SKOPJE DANCE THEATRE, LEONIE McDONAGH & OLGA VASILEVA at the Korzo Theater, The Hague

Well, that was a real curate’s egg of an evening, excellent in parts, not so in others. It opened with the Skopje Dance Theatre’s Cauldron, the first part of their 2017 Skin trilogy.

This company was the first professional contemporary dance company in Macedonia, founded and led by Risima Risimkin who choreographed Cauldron. Claiming to be without any, and I quote, emotion and physiological borders, it was very powerful and mesmerising stuff. The thirteen uniformly dressed dancers moved to an incessant percussion soundtrack in what, at times, seemed like an hypnotic, trance-like state. For contemporary dance, which is usually performed without any scenery or décor, lighting is a crucial visual element, creating, as it does, landscape as well as mood and dramatic tension. The lighting, oddly uncredited, for Cauldron was excellent and possibly the best I have seen in the Festival so far.

Next up was The Room, choreographed by Russian Olga Vasileva who also performed it. For me this was the high-spot of the evening. It opened, revealing a prone, contorted body in a square of light. Three more square lighting zones appeared and initially Ms Vasileva and the three male dancers moved between the squares as though in some giant chess tournament before exploring the larger area of the stage and their relationship.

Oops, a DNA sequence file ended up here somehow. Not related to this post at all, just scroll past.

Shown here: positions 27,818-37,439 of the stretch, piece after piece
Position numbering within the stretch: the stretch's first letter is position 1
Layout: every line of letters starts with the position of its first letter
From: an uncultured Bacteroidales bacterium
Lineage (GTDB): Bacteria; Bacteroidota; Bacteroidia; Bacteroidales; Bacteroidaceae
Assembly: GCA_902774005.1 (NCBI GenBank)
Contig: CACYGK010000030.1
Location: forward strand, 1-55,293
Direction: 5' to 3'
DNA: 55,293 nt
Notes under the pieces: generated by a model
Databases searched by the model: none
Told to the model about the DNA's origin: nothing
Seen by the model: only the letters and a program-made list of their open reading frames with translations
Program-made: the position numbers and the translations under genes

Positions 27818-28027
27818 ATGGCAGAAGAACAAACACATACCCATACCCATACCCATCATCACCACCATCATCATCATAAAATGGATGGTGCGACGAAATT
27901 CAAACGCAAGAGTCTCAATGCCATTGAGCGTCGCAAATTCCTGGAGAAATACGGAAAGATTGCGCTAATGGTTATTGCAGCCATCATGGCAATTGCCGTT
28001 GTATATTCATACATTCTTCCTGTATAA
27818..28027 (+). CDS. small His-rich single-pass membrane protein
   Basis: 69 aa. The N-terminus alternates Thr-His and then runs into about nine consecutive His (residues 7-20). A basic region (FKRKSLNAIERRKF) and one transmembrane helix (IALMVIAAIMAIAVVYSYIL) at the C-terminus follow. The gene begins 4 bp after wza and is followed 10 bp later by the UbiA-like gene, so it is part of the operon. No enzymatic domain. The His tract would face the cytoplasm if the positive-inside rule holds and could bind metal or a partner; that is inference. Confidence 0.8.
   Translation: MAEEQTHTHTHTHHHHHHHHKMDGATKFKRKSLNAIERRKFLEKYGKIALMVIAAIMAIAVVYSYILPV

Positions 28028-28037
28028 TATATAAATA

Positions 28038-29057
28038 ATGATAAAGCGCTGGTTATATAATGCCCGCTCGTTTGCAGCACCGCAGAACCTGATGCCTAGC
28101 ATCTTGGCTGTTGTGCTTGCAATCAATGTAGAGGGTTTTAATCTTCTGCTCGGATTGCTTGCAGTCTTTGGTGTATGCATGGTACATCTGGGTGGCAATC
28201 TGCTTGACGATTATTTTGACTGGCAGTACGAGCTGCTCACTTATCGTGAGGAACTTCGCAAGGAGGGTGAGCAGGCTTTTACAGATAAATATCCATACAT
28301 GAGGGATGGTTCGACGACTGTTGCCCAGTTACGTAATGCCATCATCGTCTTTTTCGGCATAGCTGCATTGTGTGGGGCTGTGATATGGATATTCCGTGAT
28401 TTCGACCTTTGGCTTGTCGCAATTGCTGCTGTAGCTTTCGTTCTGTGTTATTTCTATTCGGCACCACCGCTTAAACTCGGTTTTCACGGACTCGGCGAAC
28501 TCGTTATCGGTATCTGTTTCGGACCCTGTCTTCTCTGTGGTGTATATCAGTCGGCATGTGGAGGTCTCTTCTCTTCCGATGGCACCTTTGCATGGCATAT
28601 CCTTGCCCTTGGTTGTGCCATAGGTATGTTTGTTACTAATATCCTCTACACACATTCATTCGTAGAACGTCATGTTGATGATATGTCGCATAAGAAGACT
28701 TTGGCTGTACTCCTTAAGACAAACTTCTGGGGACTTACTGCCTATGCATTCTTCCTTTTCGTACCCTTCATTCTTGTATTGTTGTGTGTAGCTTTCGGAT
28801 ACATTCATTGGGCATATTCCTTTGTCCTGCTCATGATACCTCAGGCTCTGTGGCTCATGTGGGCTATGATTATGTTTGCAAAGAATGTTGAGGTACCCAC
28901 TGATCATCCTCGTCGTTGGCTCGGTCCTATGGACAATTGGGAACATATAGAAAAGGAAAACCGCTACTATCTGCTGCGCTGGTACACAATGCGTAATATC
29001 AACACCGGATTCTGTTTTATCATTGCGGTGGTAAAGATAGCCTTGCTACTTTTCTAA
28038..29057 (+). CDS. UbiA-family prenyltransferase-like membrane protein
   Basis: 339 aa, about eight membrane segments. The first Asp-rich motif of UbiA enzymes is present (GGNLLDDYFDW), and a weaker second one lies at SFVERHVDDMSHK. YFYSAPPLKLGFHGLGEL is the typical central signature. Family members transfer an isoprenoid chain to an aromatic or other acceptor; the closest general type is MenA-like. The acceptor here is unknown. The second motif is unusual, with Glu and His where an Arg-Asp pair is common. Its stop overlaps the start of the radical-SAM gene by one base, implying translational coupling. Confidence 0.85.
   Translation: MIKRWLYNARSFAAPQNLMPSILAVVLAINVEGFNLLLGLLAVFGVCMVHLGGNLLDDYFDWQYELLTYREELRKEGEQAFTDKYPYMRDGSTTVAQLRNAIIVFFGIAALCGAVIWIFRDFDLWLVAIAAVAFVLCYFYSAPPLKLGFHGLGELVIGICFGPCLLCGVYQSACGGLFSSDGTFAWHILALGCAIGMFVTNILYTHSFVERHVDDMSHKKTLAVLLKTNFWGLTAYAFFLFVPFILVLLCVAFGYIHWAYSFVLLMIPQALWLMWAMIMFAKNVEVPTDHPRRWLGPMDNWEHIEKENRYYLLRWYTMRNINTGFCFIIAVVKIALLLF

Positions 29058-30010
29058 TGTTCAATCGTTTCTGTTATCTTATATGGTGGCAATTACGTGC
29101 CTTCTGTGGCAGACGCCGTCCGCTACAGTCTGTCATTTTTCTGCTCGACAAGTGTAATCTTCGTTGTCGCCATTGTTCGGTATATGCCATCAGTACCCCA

The first half closed with Matea Kiselichka’s The Same Source, the second part of Skin. This again was a large ensemble piece to a percussion dominated soundtrack, broken down into several distinct segments. The final one involved the ten dancers sitting on the stage gradually, one by one becoming animated and waving their arms around as though possessed.

Out of charity I was going to ignore Idiom by Irish performer Leonie McDonagh which continued the show after the interval. But, as it was by far the longest segment of the evening, I decided on reflection, that it should get a proportional mention. The reason I was going to keep quiet about it was that it wasn’t dance or anything to do with dance. In fact, I’m not sure what it was to do with or why it was there at all. It was a sort of stand-up act, a thirty-minute monologue by a woman who has stated she prefers talking to dancing. Hmmm.

Dressed in a series of gaudy cheap tracksuits Ms McDonagh was at pains to explain that she always starts whatever she does well and then goes rapidly downhill. Not sure about the first bit but I can vouch for the second. She made a great play of being Irish and extolled Belfast’s greatest claim to fame, which apart from the Troubles, was the building of the Titanic.

I can’t really see in to what context this act would fit, but it certainly wouldn’t be a dance festival. What on earth were the organizers thinking of? Suffice to say that Leonie McDonagh was to the evening’s entertainment what the iceberg was to the Titanic.

The evening ended with Wrong by Adrijana Danchevska, the frenetic final part of the Skin trilogy.    Michael Hasted   9th February 2018

 

Photo of The Room by and © Mark Olich

error